Social accountability standard for decent working conditions.
SA8000 is a global social accountability standard for decent working conditions, developed and overseen by Social Accountability International (SAI). Detailed guidance for implementing or auditing to SA8000 are available from its website. SAI offers training in SA8000 and other workplace standards to managers, workers and auditors. It contracts with a global accreditation agency, Social Accountability Accreditation Services (SAAS) that licences and oversees auditing organisations to award certification to employers that comply with SA8000.
SA8000 is an auditable certification standard based on the UN Universal Declaration of Human Rights, Convention on the Rights of the Child and various International Labour Organization (ILO) conventions. SA8000 covers the following areas of accountability:
* Child labor: No workers under the age of 15; minimum lowered to 14 for countries operating under the ILO Convention 138 developing-country exception; remediation of any child found to be working.
* Forced labor: No forced labor, including prison or debt bondage labor; no lodging of deposits or identity papers by employers or outside recruiters.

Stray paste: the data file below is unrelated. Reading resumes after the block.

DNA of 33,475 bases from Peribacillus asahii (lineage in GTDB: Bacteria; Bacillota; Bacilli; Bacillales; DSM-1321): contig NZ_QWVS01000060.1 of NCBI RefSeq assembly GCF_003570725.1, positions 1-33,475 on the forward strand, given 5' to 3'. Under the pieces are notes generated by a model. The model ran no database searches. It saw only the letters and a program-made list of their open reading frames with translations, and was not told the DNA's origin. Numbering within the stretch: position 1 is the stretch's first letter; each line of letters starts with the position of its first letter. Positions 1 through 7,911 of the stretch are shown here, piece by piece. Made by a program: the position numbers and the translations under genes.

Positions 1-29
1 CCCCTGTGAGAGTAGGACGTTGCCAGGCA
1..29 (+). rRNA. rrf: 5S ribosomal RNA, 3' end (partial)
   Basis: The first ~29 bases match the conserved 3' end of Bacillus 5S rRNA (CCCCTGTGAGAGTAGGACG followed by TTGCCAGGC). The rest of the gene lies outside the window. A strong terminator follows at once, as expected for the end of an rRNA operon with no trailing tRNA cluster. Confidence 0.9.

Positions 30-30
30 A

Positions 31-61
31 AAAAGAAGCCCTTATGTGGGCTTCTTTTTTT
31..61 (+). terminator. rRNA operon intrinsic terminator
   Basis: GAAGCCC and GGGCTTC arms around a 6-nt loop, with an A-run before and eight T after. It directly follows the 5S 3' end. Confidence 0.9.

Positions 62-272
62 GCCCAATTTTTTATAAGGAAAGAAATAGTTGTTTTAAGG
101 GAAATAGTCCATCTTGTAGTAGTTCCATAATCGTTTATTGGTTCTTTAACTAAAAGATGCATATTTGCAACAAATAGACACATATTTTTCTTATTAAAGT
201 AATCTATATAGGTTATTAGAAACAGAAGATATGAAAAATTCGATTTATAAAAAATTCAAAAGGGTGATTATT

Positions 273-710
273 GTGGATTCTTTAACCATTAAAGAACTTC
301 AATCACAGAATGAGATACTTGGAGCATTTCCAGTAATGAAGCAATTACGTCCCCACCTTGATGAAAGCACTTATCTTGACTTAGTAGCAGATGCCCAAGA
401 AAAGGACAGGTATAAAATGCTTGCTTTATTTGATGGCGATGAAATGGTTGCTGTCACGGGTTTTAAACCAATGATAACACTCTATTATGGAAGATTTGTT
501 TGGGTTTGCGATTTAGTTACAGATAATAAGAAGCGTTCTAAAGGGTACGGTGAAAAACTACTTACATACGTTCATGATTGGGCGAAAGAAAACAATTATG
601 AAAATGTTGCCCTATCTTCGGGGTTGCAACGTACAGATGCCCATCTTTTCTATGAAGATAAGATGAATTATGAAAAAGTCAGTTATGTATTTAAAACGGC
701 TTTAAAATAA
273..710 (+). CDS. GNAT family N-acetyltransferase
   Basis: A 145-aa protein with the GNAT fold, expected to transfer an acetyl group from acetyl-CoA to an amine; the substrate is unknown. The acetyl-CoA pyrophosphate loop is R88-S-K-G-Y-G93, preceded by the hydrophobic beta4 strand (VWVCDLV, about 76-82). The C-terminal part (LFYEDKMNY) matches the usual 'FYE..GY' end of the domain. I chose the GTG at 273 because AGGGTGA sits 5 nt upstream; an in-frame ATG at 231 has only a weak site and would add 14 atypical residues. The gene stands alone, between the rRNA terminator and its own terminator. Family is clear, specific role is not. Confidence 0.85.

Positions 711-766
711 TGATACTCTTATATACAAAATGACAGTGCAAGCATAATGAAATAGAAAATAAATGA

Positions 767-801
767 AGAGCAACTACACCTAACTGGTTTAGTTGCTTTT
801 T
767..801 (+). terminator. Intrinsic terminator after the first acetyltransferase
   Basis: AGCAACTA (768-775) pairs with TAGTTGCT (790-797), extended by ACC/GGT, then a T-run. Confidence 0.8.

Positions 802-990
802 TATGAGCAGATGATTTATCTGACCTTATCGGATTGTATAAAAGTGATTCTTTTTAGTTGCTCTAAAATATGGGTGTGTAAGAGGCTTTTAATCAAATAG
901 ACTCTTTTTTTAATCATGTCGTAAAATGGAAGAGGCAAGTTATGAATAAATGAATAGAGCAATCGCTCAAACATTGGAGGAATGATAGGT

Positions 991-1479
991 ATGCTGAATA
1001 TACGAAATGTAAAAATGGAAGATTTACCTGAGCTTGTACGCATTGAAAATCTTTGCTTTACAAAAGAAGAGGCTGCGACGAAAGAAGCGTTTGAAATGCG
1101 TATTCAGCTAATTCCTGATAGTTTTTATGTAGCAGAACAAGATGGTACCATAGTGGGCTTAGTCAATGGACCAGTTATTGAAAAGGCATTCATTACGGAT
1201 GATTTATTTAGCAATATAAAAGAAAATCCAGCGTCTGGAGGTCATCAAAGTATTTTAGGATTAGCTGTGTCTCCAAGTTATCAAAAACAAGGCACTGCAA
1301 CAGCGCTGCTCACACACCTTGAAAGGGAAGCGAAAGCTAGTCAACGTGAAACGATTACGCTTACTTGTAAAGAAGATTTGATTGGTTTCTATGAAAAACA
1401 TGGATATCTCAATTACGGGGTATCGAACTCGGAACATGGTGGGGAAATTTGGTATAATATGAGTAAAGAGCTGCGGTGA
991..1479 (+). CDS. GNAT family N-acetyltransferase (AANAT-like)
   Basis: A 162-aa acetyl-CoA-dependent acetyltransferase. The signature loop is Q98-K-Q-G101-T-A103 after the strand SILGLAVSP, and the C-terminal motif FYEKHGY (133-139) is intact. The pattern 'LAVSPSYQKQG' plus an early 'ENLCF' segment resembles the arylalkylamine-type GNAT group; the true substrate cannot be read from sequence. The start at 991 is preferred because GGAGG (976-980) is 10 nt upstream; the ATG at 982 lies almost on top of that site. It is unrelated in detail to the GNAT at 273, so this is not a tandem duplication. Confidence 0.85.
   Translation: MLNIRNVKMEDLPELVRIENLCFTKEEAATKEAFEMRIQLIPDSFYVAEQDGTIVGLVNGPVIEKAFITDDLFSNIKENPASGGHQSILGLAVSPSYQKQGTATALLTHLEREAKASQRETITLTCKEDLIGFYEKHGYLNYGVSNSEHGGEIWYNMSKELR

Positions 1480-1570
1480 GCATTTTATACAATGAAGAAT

* Health and Safety: Provide a safe and healthy work environment; take steps to prevent injuries; regular health and safety worker training; system to detect threats to health and safety; access to bathrooms and potable water.
* Freedom of Association and Right to Collective Bargaining: Respect the right to form and join trade unions and bargain collectively; where law prohibits these freedoms, facilitate parallel means of association and bargaining.
* Discrimination: No discrimination based on race, caste, origin, religion, disability, gender, sexual orientation, union or political affiliation, or age; no sexual harassment.
* Discipline: No corporal punishment, mental or physical coercion or verbal abuse
* Working hours: Comply with the applicable law but, in any event, no more than 48 hours per week with at least one day off for every seven day period; voluntary overtime paid at a premium rate and not to exceed 12 hours per week on a regular basis; overtime may be mandatory if part of a collective bargaining agreement.
* Compensation: Wages paid for a standard work week must meet the legal and industry standards and be sufficient to meet the basic need of workers and their families; no disciplinary deductions.
* Management systems for Human Resources: Facilities seeking to gain and maintain certification must go beyond simple compliance to integrate the standard into their management systems and practices.